For Group B, the L20 beam cracks had appeared at the 1/4 position of the beam body at the beginning of the impact process and had propagated from the bottom to the top of the midspan area of the beam to form 45° oblique cracks. It was observed that with the increases in the impact energy, some small cracks had appeared in the midspan area of the beam and its vicinity. However, those cracks had propagated slowly, while the cracks at the 1/4 position of the beam body had propagated more quickly to become the main cracks. The cracks of the S16 beam had begun to distribute evenly from the midspan area of the beam to the 1/4 position location of the beam body and were mainly small oblique cracks. It was found that with the increases in the impact energy, the cracks near the midspan area of the beam had slowly propagated. Meanwhile, 60° oblique cracks had appeared at the 1/4 position location of the beam body and had rapidly propagated to become the main cracks. These cracks had subsequently penetrated the beam body, which then led to beam failure.

In regard to Group C, the crack propagation of the L25 beam was observed to be similar to that of the L20 beam. However, the cracks were found to be relatively narrow. The crack propagation of the S20 beam was determined to be similar to that of the S16 beam. The cracks began to be evenly distributed from the midspan area of the beam to the 1/4 location of the beam body and had the characteristics of small oblique cracks. It was found that with the increases in the impact energy, the cracks near the midspan area of the beam had propagated slowly and remained small. Meanwhile, 60° oblique cracks had occurred at the 2/3 position of the beam body and had rapidly propagated to become main cracks. Those cracked then penetrated the beam body, which subsequently led to beam failure.

In summary, for the L18 and S12 beams in Group A, bending failures were evident, and the crack propagation characteristics were observed to be similar. However, according to the number and widths of the cracks, the damage degree of the S12 beam was smaller, which indicated that stainless steel-reinforced concrete beams after equal strength replacements could effectively reduce beam damages and had displayed better impact resistance performances. For Group B, it was found that the L20 and S16 beams had mainly experienced shear failures. However, the main locations of the shear cracks were slightly different. It was determined that in accordance with the number and widths of the cracks, the damages to the S16 beam were less severe during the first impact. However, with the increases in the impact energy, the cracks had quickly propagated until the bearing capacity had been lost. It was determined that this was due to the fact that when the impact energy was larger, the strength of stainless steel reinforcements was higher; the deformations were smaller; and the energy absorption abilities were poor. Therefore, when the beams had impacted, the internal forces of the beams could not be released in time, and serious shear failures mainly occurred due to the concrete being subjected to impact forces. Therefore, the tensioned stainless steel of the S16 beam was found to not to be conducive for the components to bear the impact loads, and its overall impact resistance was poor. Generally speaking, it was found that the failure pattern of Group C was similar to that of Group B.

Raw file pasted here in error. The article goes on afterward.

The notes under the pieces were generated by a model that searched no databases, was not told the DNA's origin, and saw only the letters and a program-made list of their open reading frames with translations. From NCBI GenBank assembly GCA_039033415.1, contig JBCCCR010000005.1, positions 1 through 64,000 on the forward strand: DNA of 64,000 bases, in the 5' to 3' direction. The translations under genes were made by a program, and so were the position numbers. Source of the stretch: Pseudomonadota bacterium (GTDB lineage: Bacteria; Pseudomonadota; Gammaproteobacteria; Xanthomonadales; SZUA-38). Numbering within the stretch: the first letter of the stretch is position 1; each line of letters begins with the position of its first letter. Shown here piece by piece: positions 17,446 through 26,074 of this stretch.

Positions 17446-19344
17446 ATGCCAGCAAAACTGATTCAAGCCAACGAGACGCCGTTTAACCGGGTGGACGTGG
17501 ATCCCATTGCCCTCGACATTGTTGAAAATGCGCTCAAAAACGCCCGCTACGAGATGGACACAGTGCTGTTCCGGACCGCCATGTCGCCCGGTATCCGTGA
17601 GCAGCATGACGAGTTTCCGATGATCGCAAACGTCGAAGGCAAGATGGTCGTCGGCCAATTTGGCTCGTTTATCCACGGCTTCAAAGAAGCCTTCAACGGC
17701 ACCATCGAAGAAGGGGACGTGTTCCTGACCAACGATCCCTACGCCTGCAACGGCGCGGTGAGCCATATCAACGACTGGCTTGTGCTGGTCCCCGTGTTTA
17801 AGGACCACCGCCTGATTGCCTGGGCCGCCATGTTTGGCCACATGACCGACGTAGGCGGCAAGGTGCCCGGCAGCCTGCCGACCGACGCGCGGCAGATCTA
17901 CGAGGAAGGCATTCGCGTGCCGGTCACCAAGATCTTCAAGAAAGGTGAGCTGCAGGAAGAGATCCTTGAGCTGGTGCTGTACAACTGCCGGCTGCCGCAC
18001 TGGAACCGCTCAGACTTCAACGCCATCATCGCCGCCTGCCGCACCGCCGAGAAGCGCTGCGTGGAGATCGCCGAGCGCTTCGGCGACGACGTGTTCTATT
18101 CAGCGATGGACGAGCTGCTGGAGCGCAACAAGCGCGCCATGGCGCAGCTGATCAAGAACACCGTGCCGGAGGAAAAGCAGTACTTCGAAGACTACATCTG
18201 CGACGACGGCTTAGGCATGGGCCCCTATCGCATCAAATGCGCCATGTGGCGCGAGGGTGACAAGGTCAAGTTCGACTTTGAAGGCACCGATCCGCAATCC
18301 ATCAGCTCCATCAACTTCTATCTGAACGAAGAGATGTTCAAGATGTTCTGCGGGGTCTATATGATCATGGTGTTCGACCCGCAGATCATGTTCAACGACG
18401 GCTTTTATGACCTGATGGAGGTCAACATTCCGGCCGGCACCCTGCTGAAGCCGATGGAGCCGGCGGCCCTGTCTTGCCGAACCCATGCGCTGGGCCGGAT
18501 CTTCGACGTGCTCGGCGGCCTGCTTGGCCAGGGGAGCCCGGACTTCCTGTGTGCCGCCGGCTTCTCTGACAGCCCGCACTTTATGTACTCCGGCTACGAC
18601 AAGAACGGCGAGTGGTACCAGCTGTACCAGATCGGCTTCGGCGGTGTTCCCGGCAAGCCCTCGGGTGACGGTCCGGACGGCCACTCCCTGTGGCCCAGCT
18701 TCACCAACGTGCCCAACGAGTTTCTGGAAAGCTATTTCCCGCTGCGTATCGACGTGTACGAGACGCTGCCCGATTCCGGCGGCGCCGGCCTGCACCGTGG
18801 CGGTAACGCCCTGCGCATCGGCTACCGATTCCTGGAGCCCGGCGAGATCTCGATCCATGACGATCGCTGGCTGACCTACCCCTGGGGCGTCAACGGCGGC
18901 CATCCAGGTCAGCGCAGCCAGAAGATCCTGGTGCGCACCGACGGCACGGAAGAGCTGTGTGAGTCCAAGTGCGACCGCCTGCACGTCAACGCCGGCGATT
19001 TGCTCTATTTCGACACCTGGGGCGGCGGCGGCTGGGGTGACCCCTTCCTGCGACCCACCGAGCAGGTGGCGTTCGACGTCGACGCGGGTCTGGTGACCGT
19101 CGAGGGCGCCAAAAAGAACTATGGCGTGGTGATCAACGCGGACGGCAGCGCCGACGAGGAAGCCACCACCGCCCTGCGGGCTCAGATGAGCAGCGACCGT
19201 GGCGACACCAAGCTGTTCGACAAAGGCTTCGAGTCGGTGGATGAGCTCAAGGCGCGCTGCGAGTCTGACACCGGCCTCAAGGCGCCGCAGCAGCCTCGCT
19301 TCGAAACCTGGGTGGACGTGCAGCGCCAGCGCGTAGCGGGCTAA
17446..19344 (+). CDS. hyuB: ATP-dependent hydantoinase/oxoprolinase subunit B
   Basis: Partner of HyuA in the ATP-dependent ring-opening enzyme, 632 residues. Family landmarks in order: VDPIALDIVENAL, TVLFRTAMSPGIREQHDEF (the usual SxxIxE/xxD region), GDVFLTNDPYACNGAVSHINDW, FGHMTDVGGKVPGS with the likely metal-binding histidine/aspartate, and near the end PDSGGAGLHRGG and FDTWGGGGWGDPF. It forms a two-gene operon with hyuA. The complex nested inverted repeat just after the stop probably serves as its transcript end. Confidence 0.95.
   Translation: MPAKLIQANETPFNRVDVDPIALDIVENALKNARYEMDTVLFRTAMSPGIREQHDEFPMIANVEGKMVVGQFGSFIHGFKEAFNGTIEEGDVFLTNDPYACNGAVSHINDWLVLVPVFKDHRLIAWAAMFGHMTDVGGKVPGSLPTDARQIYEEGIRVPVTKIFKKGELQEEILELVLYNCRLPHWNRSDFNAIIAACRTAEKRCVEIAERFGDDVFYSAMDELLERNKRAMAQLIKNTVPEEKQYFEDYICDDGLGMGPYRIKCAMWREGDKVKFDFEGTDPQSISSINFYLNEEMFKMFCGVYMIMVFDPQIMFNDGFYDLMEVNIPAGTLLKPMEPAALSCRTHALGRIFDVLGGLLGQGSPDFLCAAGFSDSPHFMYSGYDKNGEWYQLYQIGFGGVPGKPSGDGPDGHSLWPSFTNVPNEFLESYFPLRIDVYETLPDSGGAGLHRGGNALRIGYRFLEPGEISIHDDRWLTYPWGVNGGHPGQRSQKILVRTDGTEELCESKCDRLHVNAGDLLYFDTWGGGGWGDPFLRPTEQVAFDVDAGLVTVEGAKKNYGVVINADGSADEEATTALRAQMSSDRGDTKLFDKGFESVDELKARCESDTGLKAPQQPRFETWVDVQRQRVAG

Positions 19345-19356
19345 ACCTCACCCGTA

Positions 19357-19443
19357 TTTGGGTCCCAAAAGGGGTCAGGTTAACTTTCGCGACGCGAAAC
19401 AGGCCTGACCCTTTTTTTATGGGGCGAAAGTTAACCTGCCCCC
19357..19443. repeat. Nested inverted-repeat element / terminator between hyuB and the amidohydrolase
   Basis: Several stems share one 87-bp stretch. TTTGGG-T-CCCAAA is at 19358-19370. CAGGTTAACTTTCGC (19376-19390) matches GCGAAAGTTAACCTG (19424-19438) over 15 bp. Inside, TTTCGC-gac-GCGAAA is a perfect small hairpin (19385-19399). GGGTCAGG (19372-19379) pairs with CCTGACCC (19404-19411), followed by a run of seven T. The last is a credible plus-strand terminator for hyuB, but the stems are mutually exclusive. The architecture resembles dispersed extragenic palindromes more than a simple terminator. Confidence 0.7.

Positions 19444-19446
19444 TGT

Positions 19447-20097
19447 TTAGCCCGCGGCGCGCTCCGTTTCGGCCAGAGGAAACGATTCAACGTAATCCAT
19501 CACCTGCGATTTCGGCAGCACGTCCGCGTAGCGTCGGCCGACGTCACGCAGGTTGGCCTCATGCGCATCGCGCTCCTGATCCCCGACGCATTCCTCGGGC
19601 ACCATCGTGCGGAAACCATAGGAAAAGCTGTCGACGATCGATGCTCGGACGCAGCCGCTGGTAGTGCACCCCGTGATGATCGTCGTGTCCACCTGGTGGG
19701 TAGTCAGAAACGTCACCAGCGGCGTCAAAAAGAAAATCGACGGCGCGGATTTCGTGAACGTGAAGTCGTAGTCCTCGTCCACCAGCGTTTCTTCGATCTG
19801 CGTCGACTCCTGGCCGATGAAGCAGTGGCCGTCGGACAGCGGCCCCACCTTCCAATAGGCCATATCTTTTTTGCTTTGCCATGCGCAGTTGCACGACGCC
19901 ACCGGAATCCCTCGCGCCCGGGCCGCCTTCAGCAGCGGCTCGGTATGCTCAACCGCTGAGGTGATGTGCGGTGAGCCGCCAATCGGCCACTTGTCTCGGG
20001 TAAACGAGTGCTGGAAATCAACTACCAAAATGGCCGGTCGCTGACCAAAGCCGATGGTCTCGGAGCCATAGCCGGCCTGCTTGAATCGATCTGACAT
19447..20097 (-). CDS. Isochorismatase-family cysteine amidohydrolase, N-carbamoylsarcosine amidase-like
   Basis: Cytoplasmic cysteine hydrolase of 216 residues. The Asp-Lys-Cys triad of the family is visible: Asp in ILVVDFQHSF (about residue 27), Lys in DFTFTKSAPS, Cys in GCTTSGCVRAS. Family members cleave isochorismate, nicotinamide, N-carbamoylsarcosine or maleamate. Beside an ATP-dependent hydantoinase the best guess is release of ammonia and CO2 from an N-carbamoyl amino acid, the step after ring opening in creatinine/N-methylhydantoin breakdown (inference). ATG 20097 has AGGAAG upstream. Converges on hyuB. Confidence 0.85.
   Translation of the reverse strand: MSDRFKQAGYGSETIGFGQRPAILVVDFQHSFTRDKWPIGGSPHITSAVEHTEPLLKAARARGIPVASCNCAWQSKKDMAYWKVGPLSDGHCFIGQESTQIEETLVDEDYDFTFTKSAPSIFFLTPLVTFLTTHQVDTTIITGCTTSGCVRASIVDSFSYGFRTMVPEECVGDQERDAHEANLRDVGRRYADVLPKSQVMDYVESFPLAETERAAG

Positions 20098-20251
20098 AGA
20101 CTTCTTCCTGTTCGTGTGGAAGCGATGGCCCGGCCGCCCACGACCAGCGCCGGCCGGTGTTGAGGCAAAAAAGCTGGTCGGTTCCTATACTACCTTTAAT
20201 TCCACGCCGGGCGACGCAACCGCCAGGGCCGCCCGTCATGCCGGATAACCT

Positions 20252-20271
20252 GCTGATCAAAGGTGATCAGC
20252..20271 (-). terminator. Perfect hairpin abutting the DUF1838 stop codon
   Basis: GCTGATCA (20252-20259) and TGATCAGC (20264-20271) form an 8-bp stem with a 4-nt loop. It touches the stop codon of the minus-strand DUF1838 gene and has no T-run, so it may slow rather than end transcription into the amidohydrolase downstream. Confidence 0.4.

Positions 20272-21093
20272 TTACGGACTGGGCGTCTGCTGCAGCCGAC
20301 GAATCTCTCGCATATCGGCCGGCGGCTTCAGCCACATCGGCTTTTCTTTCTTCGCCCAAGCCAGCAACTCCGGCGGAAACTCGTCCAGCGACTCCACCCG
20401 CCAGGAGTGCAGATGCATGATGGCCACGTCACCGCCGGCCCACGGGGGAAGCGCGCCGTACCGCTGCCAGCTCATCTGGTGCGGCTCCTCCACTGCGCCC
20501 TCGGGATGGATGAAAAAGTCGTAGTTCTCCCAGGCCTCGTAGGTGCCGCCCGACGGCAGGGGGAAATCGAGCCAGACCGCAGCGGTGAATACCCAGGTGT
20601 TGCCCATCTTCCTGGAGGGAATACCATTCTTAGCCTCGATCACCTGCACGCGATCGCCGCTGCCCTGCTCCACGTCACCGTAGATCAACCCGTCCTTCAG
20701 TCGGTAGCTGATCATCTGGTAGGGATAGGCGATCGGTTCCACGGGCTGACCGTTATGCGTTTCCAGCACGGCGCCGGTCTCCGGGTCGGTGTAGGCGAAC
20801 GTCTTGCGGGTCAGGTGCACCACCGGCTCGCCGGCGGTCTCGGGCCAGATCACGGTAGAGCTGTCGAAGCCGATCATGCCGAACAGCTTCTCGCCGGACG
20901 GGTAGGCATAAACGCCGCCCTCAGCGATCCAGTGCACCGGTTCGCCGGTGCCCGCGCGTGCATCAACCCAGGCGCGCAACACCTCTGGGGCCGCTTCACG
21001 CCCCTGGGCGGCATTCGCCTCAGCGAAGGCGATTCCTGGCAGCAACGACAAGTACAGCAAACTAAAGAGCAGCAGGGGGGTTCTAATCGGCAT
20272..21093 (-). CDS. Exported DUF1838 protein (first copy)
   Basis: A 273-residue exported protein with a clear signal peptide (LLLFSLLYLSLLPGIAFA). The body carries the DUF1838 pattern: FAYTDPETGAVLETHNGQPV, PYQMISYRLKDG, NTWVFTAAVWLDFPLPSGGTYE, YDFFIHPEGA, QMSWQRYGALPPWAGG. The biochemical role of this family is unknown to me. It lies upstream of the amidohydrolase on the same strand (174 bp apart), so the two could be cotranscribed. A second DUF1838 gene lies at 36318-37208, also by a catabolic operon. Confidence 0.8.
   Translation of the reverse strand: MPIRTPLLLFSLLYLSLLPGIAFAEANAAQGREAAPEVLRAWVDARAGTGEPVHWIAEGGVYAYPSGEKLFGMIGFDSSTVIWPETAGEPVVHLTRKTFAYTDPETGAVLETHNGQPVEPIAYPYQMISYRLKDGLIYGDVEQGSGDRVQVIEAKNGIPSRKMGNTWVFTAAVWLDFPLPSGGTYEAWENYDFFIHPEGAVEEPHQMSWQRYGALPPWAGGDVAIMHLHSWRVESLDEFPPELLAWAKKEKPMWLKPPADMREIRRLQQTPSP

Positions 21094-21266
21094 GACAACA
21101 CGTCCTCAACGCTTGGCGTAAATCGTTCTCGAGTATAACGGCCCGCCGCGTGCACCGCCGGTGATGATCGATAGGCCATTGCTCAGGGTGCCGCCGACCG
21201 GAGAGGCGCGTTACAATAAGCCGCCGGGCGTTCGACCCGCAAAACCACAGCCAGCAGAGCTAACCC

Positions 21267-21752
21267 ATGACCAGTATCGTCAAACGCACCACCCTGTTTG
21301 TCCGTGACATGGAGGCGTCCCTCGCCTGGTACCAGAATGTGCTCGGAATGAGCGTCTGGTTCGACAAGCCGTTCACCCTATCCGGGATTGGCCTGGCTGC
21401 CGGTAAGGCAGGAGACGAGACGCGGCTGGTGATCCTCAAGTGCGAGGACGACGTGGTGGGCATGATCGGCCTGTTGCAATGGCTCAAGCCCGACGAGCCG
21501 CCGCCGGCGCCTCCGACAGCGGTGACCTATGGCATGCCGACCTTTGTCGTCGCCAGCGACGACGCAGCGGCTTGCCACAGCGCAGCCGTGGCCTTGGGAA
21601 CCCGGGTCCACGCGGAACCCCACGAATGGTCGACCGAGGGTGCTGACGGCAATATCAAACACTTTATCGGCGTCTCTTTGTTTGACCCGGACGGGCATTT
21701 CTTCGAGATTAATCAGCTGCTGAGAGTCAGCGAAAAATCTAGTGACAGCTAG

4. Conclusions